Table 1: Nutritional components (%) of Corchorus olitorius, Ocimum
gratissimum and Celosia argentea used for the study

Vegetable       Moisture     Ash          Protein

C. olitorius    7.16 [+ or   11.97 [+     25.18 [+
                -] 0.08      or -] 0.52   or -] 2.12
                             (b)          (b)

O.gratissimum   8.85 [+ or   10.79 [+     22.24 [+
                -] 0.12      or -] 0.82   or -] 1.75
                             (b)          (b)

C. argentea     7.38 [+ or   19.98 [+     30.79 [+
                -] 0.05      or -] 1.04   or -] 2.72
                             (a)          (a)

Vegetable       Fibre        Fat          Carbohydrate

C. olitorius    7.40 [+ or   0.12 [+ or   48.17 [+
                -] 0.02      -] 0.03      or -] 2.23
                             (b)          (a)

O.gratissimum   8.64 [+ or   0.09 [+ or   49.39 [+
                -] 0.61      -] 0.01      or -] 1.07
                             (b)          (a)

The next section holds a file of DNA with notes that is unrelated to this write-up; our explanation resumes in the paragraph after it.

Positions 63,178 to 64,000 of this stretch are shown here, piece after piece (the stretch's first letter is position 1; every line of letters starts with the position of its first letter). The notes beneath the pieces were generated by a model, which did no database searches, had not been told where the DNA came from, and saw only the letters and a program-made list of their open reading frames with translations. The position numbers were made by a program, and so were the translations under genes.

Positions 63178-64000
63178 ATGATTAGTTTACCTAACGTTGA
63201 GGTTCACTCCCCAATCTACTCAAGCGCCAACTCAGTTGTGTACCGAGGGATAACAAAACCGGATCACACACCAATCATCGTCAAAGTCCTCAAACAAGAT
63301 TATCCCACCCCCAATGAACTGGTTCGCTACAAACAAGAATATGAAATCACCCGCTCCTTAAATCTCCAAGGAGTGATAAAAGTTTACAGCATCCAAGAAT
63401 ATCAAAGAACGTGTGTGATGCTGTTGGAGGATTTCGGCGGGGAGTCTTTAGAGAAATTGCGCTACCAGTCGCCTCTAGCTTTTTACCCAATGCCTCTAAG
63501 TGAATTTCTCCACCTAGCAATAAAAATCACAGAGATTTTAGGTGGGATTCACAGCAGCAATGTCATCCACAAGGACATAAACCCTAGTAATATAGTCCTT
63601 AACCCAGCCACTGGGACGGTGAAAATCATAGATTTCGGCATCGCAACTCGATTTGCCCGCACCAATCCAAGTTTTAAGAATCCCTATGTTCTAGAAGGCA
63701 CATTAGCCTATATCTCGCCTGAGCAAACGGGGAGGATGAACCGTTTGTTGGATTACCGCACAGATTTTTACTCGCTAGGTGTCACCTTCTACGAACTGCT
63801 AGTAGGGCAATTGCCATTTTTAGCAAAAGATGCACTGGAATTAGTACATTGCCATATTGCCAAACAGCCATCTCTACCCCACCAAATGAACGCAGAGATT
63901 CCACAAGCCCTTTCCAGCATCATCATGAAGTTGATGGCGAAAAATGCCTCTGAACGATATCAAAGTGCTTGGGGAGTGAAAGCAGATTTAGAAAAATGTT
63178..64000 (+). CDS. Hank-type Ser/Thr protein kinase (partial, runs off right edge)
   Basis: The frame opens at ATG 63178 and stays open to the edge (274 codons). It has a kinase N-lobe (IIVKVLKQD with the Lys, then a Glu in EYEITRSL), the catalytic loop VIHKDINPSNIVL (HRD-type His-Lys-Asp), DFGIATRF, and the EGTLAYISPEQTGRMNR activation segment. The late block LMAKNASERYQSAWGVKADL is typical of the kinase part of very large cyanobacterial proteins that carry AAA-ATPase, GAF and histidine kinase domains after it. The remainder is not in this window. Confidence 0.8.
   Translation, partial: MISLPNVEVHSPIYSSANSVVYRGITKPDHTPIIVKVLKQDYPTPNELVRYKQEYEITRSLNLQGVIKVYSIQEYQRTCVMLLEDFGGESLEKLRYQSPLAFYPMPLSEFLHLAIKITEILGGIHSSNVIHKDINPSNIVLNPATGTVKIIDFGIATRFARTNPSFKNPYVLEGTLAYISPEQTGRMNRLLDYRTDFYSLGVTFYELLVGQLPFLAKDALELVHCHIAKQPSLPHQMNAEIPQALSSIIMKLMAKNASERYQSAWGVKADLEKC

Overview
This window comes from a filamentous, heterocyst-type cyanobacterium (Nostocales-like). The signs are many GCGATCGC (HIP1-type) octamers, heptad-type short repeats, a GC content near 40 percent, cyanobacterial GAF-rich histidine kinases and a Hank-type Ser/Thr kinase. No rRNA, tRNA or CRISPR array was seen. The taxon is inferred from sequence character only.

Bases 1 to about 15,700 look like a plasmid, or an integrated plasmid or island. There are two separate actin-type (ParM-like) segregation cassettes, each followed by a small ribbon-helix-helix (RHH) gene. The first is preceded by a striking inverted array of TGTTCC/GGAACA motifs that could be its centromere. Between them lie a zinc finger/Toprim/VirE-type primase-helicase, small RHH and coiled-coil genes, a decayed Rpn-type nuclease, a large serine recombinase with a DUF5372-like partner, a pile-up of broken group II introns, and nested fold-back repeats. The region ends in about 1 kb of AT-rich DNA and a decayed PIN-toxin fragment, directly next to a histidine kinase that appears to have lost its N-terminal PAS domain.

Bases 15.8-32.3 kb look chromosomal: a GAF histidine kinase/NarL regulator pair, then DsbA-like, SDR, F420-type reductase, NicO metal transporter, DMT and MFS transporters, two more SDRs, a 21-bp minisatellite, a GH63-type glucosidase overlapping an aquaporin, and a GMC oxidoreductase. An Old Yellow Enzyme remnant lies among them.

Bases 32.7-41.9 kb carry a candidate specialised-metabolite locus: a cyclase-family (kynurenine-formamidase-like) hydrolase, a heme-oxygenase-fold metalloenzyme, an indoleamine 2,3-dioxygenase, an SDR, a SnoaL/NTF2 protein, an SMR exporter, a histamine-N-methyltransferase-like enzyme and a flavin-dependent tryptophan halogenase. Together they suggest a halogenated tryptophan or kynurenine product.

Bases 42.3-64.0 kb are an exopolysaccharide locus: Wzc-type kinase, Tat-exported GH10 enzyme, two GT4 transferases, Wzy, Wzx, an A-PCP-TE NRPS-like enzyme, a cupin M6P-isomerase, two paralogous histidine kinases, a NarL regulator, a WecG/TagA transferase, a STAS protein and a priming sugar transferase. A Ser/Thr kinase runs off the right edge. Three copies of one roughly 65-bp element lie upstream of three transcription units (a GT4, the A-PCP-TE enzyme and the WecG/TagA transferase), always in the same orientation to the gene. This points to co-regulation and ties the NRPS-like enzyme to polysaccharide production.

C. argentea     10.22 [+     0.22 [+ or   31.41 [+
                or -] 0.42   -] 0.06      or -] 1.92
                             (a)          (b)

Data were presented using mean  [+ or -]  Standard error of mean

Mean value with different alphabet showed significant difference
(p < 0.05)

Table 2: Analyzed metals in Corchorous olitorius, Ocimum gratissimum
and Celosia argentea used for the study

Vegetable      [Cd.sup.2+]   [Cu.sup.2+]   [Fe.sup.2+]   [Pb.sup.2+]

C. olitorius   ND            0.42 [+ or    20.86 [+ or   0.14 [+ or
                             -] 0.02       -] 1.73 (a)   -] 0.00 (b)

O. gratissium   ND           0.67 [+ or    10.76 [+ or   0.21 [+ or
                             -] 0.00       -] 0.98 (b)   -] 0.04 (a)

C. argentea    ND            0.57 [+ or    20.86 [+ or   0.20 [+ or
                             -] 0.01       -] 1.20 (a)   -] 0.01 (a)

Vegetable      [Mg.sup.2+]   [Ni.sup.2+]   [Zn.sup.2+]

C. olitorius   215.33 [+     ND            1.83 [+ or

               or -] 15.76                 -] 0.12 (b)

O. gratissium  184.21 [+     ND            1.75 [+ or
               or -] 8.86                  -] 0.02 (b)

C. argentea    226.40 [+     ND            2.57 [+ or
               or -] 12.56                 -] 0.17 (a)